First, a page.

Iraq: The King Speaks


March 29, 2007: At the recent meeting of the Arab League, the king of Saudi Arabia got up and said out loud, what most Arabs and outsiders have known for a long time, "we have met the enemy, and they are us." Well, not exactly in those words, but close. The king bemoaned the lack of unity and cooperation in the Arab world. He could have also gotten into the corruption and lack of honesty (in journalism, or simply reporting accurately what you or your organization are doing.) But because of the corruption and lack of honesty, there was little mention of these issues. There was a bemoaning of the "Arab brain drain," Educated Arabs have been voting with their feet and fleeing the region. This is most apparent in Iraq, where the Sunni Arab minority, long a favored (and well educated) class under Sunni Arab dictators and kings, are now terrorized by the non-Sunni Arab majority. But in most Arab countries, the educated flee from unemployment and unfairness. While Arabs like to take to the streets to denounce the United States, they are even more eager to make a home, and get a job, in America. Arab governments aren't much different. All of them consider the U.S. invasion of Iraq illegal, but they don't want the Americans to leave. That's because someone has to defend Saddam's forlorn followers. The Sunni Arabs were hated before 2003, but now the hate has grown to catastrophic levels because of the Sunni Arab terrorism of the last four years. This use of violence was Saddam's "Plan B", in case he was overthrown by a foreign invasion. It also coincided with al Qaedas attitudes towards non-Moslems, and non-Sunni Moslems. Kill them all. In a rare example of Arab unity, the Iraqi Sunni Arabs and al Qaeda joined together in an enterprise that is destroying the Iraqi Sunni Arabs, and the high regard al Qaeda had enjoyed in the Arab world because of the 911 attacks.

While this terror campaign has united Iraq against the rapidly shrinking Sunni Arab minority, it has done little to clean up the corruption. And the corruption is crippling the country, as it always has. Even Saddam had to deal with it, and his losing efforts in that area were one reason for his downfall. Now a new Iraqi government, a democratically elected one, tries to cope with domestic terrorism and foreign interference, while distracted by officials more intent on stealing than dealing with their responsibilities. Examples abound. You cannot trust the government with secrets, because secrets fetch high prices. Iraqis find the incorruptibility of the Americans amusing, but foolish. Someone offers you a lot of money for a few documents, or a whispered location of a police raid, or informers name, then you are a fool not to accept. Police and army commanders find it difficult to understand why the ancient custom of "phantom soldiers" is now illegal. Stealing the pay for subordinates who don't exist had been a management perk in this part of the world for thousands of years. But the troops and cops that do exist are better trained and equipped than they were under Saddam, and more effective. When more security forces were brought to Baghdad last month, the result was immediate. The death rate from terrorist and criminal violence dropped more than fifty percent. The death rate stayed down. While hundreds of terrorists, and their supporters, were arrested, many simply fled the city.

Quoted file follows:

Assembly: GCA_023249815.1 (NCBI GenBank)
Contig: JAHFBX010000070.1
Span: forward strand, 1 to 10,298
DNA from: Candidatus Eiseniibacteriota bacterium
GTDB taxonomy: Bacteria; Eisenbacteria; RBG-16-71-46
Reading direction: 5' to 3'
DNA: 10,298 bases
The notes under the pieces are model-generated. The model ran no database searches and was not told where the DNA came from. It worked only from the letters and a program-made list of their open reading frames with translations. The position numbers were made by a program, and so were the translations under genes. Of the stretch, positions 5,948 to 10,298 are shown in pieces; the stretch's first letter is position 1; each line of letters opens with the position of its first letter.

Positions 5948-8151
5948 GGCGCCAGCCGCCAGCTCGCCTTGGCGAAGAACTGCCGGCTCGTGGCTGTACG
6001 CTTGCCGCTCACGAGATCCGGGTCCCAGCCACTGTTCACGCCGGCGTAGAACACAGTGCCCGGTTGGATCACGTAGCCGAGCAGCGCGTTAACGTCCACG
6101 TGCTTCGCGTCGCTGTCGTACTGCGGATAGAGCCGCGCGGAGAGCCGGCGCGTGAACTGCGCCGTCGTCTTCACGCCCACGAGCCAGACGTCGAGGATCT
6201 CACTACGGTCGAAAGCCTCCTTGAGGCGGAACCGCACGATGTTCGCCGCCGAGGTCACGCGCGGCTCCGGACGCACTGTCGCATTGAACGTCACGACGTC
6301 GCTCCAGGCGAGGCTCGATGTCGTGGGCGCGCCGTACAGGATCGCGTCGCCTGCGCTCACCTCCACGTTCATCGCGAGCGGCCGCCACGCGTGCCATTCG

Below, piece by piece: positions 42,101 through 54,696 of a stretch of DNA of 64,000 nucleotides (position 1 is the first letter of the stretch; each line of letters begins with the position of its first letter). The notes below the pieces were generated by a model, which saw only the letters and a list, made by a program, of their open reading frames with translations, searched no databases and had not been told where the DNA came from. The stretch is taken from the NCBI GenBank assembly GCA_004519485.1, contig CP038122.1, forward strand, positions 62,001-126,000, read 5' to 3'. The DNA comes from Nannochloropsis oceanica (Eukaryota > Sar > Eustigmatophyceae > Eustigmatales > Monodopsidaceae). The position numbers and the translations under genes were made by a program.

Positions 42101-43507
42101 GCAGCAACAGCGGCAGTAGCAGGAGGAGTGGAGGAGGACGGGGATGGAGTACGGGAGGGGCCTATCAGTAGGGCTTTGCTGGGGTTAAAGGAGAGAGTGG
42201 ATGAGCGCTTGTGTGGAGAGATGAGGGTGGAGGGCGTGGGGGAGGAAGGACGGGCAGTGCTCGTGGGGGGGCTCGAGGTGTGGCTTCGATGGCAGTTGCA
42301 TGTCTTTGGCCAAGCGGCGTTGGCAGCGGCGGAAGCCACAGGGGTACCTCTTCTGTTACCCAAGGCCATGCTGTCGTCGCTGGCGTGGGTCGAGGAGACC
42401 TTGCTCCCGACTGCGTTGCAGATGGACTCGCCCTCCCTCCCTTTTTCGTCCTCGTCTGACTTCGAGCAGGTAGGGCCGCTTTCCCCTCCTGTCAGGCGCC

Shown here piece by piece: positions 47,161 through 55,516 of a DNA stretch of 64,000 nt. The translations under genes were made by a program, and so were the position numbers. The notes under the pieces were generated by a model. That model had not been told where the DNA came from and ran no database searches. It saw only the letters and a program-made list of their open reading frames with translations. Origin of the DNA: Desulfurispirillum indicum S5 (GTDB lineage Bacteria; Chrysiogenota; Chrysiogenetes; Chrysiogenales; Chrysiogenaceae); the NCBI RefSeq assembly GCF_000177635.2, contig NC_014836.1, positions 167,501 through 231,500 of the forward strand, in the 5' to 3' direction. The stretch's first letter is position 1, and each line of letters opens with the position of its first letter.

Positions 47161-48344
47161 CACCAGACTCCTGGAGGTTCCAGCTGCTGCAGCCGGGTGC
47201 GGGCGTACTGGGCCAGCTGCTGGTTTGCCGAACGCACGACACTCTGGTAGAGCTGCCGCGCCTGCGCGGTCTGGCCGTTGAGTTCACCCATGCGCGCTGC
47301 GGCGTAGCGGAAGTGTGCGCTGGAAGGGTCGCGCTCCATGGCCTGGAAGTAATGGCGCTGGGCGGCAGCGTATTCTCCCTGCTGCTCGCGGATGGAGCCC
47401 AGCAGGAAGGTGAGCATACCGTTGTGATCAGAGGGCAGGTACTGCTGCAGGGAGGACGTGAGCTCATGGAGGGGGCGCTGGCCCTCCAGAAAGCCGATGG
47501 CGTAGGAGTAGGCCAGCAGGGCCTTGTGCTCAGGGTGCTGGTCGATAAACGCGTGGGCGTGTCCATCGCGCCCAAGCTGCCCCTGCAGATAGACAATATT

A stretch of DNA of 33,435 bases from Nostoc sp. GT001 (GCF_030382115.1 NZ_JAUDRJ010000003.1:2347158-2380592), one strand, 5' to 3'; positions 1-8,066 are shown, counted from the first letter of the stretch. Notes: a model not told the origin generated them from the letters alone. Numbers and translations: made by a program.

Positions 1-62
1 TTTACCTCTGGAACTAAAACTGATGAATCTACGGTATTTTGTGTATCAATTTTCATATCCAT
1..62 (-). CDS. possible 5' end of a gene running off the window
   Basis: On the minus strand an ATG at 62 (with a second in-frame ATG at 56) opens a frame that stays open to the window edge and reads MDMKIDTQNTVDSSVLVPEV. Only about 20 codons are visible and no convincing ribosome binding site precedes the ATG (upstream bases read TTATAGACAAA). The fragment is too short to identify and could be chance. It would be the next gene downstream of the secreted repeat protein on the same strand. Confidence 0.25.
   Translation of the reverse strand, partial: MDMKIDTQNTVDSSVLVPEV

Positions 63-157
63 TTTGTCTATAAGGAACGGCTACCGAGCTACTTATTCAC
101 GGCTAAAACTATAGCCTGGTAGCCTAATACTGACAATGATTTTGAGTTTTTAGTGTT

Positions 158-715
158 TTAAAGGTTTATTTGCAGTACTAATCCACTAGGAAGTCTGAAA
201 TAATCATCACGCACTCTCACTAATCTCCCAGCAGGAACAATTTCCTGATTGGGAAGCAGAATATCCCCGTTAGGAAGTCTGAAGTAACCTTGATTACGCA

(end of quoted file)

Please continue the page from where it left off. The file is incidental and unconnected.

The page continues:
Some of the terrorists moved to cities like Tal Afar, on the Syrian border. This place is mainly a Turkoman (Turkish) town. but there are large Sunni and Shia Arab minorities. Several times in the past four years, al Qaeda has come to town, to terrorize the Turkomen (who are Sunni) and murder the Shia. Iraqi security forces have kept the terrorists out of late. Recently, al Qaeda came back, and set off two bombs in Shia neighborhoods, causing over 200 casualties (including 80 dead). Families of the dead got organized and went to Sunni neighborhoods to get revenge. Most of the cops are Shia, and some of those had suffered losses in the recent bombings. Before army units could stop the carnage, over fifty Sunni Arabs were dead, nearly as many wounded, and several dozen kidnapped (to coerce the Sunni Arabs into rooting out the terrorists in their midst.) The usual Sunni Arab response is to flee, either to another, more Sunni, part of the country, or to foreign exile.

A major reason for the crackdown in Baghdad was to halt the retaliation attacks against the Sunni Arabs. This violence was driving far more Sunnis out of the country, than it was killing. Whole neighborhoods have been depopulated. Shia Arabs are slowly moving in, taking over abandoned homes, but fearful that the long-feared Sunni might return. Most Sunni Arabs know that they won't be returning any time soon. The hate is too recent and too strong. Saddam ran a very successful police state, which means he ran up a pretty hefty body count. Those bodies had kinfolk who now burn for revenge.

The corruption also extends to foreign affairs. Saudi Arabia and Iran are in a bidding contest for the loyalty of Iraq. While run by a Shia majority, Iraqi Shia are all Arab, and share the Arab distrust of Iran. The Sunni Arab nations have shown more willingness to keep terrorists out of Iraq. The Shia majority government in Iraq feels threatened by the Iranian backed terrorist groups. While these terrorists maintain some popularity by killing Sunni Arabs, the government has them vastly outnumbered by soldiers and police. While Iranian money can buy some cops and soldiers, it can't buy enough of them to overthrow the government, or save the pro-Iran Shia militias. Iraq appears ready to become more of an Arab, than Shia, country.


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